SYCAMORE – In the race for the Republican nomination to challenge incumbent DeKalb County State’s Attorney Richard Schmack, candidate Rick Amato started the year with the largest campaign war chest, but has been criticized for his voting record.
Amato, a Sycamore attorney, started 2016 with more than $18,000 in campaign receipts and $9,700 on hand. Most of the funds are loans Amato made to his campaign committee. He has loaned his campaign more than $17,000, according to filings with the state board of elections.
Former DeKalb County State’s Attorney Clay Campbell’s campaign committee had receipts of $1,055.12 and the same amount on hand. Hinckley attorney Charles Rea established a campaign committee in November, but didn’t file a quarterly report for the period ending Dec. 31. He said he hasn’t yet held a fundraiser, but that his campaign signs would start going up in the next week.
Amato said his cash lead shows he’s a committed candidate. His opponents said they aren’t worried, but seized on Amato’s voting record, which shows he has pulled Democratic ballots in four of the past six primaries. The last time he took out a Republican ballot was in the March 2006 primary, according to DeKalb County election records. Amato didn’t vote in DeKalb County in 2014, county records show.
“I don’t know how you consistently vote Democratic and then come out as a Republican,” Campbell said. “It’s a little bit disingenuous.”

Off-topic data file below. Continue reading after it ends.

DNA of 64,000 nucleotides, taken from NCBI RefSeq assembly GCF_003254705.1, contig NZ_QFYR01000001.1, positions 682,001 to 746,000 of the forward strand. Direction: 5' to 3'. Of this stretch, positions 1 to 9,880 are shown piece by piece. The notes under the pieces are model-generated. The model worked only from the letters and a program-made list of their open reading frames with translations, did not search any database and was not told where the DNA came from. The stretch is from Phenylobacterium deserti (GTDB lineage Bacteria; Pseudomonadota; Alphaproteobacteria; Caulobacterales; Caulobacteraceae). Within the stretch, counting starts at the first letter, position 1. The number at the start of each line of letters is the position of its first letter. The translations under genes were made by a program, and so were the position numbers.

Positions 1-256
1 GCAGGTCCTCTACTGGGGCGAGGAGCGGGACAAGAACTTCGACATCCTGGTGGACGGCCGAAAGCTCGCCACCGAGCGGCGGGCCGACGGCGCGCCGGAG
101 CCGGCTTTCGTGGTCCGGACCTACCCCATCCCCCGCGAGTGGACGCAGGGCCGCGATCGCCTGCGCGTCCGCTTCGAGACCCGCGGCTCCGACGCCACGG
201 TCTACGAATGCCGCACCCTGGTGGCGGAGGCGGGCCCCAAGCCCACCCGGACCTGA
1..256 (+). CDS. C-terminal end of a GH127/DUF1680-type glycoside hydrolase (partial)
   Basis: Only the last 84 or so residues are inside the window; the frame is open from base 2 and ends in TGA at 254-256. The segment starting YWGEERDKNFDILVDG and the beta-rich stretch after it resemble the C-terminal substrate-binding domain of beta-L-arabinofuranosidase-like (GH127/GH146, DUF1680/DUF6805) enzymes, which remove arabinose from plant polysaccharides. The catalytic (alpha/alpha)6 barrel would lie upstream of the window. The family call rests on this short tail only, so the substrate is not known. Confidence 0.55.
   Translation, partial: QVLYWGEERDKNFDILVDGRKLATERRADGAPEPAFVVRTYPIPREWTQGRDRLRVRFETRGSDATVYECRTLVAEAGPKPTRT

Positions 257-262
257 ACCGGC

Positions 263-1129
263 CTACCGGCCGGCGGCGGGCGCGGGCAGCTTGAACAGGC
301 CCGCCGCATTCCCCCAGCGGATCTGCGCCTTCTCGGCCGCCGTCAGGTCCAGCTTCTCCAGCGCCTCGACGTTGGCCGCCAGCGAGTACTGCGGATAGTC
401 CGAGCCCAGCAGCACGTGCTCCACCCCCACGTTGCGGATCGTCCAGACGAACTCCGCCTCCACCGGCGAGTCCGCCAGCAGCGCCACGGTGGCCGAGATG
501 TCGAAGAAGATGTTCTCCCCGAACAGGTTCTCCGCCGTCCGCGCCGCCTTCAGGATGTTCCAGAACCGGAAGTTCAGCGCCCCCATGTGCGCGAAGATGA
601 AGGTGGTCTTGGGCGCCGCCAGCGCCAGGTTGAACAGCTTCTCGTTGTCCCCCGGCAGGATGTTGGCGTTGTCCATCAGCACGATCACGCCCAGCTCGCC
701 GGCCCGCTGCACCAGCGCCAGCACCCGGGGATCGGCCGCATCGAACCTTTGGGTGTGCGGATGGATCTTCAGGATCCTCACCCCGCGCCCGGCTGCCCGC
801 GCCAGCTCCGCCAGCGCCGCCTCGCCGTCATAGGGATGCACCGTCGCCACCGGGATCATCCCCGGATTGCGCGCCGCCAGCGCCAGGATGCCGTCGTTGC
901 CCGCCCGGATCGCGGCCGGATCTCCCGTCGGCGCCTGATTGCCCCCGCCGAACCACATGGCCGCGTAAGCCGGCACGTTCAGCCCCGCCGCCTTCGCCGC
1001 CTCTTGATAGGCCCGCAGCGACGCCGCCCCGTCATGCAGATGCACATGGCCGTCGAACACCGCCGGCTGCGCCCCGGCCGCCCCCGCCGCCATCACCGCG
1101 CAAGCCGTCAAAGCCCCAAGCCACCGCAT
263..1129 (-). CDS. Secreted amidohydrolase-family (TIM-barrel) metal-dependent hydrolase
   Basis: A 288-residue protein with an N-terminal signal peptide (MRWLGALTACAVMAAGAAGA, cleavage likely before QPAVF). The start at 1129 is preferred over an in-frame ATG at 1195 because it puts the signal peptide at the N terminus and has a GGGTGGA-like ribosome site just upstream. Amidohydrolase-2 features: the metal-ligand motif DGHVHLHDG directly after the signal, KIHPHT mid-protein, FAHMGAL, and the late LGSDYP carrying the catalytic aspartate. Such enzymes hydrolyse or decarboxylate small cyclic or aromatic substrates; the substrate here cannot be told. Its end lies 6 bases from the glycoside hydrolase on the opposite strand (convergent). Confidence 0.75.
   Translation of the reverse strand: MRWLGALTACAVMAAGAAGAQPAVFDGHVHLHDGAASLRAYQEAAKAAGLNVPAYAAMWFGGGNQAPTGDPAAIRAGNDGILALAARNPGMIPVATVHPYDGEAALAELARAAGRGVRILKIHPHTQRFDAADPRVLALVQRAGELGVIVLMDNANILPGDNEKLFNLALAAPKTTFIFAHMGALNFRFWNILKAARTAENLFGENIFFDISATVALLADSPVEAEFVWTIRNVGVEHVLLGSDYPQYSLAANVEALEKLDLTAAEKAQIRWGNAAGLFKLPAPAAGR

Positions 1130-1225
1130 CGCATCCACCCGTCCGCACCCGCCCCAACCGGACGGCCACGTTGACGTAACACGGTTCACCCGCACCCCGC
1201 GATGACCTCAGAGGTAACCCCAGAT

Rea said “the voters can make their own decisions” about Amato’s voting record.
Amato said that he is a Republican, but pulled Democratic ballots so he could vote for who he thought was the most qualified candidate in local races regardless of party affiliation.
DeKalb County Republican Party Chairman Steve Kuhn said he had talked to Amato about his voting record early on and called it a “nonissue.” Kuhn said Amato is a member of the DeKalb County Republican Party.
Amato’s firm, the Law Office of Amato & Sheen, has donated to candidates from both parties. In February 2012, for example, the firm donated $500 to Campbell’s campaign.
After Democrats picked Richard Schmack to enter the race in May 2012, Amato’s firm donated $500 to Schmack’s campaign as well, records show.
Most of the firm’s donations have been to candidates in local races, primarily those running for the state’s attorney’s office or a judgeship.
Asked about the 2012 donation from the Law Office of Amato & Sheen, Schmack said he took it at face value.
“I assume he gave me money in 2012 because he thought I was the best candidate for the job in a race between myself and Clay Campbell,” Schmack said.
Amato said he had put money aside to finance his campaign and that he felt this was the best time for him to run for the position.
“I have credibility,” Amato said, “from the street level up through the courthouse.”